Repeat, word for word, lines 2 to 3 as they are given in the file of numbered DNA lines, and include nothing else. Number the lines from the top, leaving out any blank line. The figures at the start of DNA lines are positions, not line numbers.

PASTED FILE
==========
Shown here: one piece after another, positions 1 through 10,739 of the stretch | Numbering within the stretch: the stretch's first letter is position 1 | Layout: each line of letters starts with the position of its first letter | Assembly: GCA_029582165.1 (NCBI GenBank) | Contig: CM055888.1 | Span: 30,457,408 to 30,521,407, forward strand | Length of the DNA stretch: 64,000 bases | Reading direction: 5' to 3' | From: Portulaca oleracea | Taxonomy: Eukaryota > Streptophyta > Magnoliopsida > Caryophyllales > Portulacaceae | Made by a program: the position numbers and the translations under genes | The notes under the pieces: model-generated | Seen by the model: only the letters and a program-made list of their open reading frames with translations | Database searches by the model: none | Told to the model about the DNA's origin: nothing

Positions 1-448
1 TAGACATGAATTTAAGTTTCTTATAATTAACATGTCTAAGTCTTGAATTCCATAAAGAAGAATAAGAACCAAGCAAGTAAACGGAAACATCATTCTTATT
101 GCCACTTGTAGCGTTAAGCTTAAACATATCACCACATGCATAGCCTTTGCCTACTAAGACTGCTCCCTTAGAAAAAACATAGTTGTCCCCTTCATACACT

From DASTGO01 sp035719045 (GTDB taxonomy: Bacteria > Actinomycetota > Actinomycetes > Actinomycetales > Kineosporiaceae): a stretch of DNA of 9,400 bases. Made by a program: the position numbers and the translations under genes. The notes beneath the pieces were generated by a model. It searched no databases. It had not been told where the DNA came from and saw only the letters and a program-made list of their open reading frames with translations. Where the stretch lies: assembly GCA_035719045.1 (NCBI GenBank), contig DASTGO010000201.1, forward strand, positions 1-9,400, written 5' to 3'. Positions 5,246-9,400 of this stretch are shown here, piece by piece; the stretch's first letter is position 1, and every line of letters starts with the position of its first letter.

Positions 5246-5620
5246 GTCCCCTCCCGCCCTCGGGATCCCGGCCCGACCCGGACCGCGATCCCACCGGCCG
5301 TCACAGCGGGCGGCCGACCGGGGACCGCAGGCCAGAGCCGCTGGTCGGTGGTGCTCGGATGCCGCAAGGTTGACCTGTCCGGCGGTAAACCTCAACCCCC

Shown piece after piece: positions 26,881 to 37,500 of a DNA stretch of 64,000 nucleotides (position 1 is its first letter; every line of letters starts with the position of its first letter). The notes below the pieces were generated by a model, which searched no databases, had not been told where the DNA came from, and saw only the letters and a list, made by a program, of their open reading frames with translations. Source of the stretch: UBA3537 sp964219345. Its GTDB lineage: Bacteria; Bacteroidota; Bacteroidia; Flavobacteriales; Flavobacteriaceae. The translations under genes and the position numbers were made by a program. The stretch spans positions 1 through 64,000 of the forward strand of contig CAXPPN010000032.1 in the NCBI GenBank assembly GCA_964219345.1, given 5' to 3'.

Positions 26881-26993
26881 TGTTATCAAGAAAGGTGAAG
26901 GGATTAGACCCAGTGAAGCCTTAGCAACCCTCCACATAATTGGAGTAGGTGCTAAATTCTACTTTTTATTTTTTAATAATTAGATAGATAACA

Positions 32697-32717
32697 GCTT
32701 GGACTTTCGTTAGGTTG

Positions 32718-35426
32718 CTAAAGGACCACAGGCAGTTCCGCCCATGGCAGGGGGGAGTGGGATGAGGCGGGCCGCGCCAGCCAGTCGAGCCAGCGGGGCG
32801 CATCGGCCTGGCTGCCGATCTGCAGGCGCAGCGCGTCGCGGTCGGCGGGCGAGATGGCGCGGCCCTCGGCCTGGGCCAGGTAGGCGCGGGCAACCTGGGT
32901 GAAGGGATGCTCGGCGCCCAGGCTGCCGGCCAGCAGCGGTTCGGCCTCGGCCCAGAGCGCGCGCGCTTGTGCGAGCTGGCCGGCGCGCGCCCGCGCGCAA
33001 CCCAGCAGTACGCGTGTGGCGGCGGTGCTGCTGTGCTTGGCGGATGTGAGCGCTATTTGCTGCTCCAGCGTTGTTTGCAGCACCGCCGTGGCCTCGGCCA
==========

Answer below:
Positions 1-448
1 TAGACATGAATTTAAGTTTCTTATAATTAACATGTCTAAGTCTTGAATTCCATAAAGAAGAATAAGAACCAAGCAAGTAAACGGAAACATCATTCTTATT